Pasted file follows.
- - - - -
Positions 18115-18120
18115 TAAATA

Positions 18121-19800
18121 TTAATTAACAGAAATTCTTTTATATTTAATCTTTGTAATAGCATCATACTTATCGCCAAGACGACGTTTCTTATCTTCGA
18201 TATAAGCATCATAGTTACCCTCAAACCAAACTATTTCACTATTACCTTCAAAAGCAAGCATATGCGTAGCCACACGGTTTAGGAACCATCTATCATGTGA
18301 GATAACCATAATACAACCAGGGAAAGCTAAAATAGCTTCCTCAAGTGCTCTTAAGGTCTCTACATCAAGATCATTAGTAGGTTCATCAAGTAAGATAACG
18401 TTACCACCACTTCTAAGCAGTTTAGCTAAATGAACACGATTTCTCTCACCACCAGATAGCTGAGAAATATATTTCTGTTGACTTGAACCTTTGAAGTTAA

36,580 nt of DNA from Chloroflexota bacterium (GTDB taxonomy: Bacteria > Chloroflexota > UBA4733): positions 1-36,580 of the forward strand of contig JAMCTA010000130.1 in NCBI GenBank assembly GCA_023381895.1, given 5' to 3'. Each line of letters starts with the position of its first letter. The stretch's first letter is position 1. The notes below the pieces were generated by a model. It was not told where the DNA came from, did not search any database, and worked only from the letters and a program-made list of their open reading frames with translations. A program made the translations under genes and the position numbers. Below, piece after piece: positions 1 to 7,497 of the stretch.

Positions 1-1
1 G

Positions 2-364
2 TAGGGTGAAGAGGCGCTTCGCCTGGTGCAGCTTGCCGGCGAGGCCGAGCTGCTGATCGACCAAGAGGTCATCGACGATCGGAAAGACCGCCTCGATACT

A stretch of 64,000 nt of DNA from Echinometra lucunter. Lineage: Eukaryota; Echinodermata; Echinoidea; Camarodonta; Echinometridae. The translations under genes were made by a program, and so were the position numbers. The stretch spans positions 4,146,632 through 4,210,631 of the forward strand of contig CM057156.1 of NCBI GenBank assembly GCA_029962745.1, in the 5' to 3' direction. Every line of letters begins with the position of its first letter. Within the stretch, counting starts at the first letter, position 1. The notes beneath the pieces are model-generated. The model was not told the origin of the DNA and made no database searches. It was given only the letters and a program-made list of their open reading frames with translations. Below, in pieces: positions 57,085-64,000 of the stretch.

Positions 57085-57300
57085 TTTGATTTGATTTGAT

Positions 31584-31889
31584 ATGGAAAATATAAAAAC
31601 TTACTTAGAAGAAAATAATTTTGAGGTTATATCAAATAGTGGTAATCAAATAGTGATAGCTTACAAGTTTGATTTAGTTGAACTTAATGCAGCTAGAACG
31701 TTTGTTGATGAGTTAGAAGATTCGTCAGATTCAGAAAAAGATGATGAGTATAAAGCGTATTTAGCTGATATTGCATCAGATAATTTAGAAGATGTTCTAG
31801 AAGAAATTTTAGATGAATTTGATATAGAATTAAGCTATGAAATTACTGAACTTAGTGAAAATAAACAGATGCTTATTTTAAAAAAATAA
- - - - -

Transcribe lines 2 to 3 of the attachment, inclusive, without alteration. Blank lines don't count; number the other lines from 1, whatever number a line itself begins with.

18115 TAAATA

Positions 18121-19800